He lost his left leg well above the knee six or seven years ago in a motorcycle accident. As he put it, the bumper of the car that hit him (and the jeans he was wearing at the time) went through his femur. Younger than me, maybe in his mid-thirties, he's very fit-looking, his muscled arms bearing the kind of tattoos that made me wonder if perhaps he'd lost his leg while in the military when I first noticed him standing near me in the hallway.
He spent six months in a wheelchair after the accident. During this time, his ex-wife left him. He now has his kids only eight days a month and desperately wishes it were more. Remarried to a psychiatric nurse, he hopes for more children someday and has taken up meditation and tai chi to help him deal with the physical pain that is a permanent legacy of the accident, since he does not want to go the pharmaceutical route.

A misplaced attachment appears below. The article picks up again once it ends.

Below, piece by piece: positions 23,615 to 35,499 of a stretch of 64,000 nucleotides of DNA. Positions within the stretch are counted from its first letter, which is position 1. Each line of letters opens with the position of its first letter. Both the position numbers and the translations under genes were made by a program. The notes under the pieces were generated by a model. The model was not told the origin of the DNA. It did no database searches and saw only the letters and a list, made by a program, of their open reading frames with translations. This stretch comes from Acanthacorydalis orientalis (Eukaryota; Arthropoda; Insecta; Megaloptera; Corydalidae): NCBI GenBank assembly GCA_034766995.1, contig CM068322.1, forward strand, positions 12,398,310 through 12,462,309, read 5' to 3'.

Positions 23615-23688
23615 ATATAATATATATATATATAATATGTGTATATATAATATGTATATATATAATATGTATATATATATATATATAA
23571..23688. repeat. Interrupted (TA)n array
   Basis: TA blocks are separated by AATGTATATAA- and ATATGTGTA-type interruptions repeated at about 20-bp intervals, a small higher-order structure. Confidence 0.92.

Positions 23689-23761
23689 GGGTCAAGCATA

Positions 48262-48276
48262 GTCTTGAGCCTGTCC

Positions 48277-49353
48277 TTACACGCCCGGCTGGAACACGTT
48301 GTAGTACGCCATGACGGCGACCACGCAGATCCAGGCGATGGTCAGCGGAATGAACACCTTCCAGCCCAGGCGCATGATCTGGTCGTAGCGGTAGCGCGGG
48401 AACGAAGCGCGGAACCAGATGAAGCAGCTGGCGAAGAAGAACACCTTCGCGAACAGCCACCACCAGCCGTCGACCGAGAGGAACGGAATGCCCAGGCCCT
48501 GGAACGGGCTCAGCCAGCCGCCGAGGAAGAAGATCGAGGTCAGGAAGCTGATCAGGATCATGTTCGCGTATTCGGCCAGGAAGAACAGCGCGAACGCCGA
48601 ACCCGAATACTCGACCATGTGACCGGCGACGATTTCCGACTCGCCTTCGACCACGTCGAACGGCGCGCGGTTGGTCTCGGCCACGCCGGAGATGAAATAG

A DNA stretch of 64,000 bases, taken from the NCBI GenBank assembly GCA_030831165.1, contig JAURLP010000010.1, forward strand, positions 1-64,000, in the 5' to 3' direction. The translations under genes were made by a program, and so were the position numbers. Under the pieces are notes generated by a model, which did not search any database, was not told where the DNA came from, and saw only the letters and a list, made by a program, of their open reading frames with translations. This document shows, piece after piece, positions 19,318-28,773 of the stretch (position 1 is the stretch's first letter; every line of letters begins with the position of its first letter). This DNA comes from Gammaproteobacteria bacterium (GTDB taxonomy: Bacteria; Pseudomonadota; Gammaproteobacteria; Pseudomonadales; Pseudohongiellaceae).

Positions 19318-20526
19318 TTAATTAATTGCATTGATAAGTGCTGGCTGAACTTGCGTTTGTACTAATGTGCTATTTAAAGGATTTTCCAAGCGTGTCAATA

I'd never laid eyes on the man before that conversation, and I didn't start it. I certainly didn't ask any personal questions. I may not ever even see him again, who knows. But I am convinced that the universe intends for me to listen to people who need to talk and I've come to consider that an honor.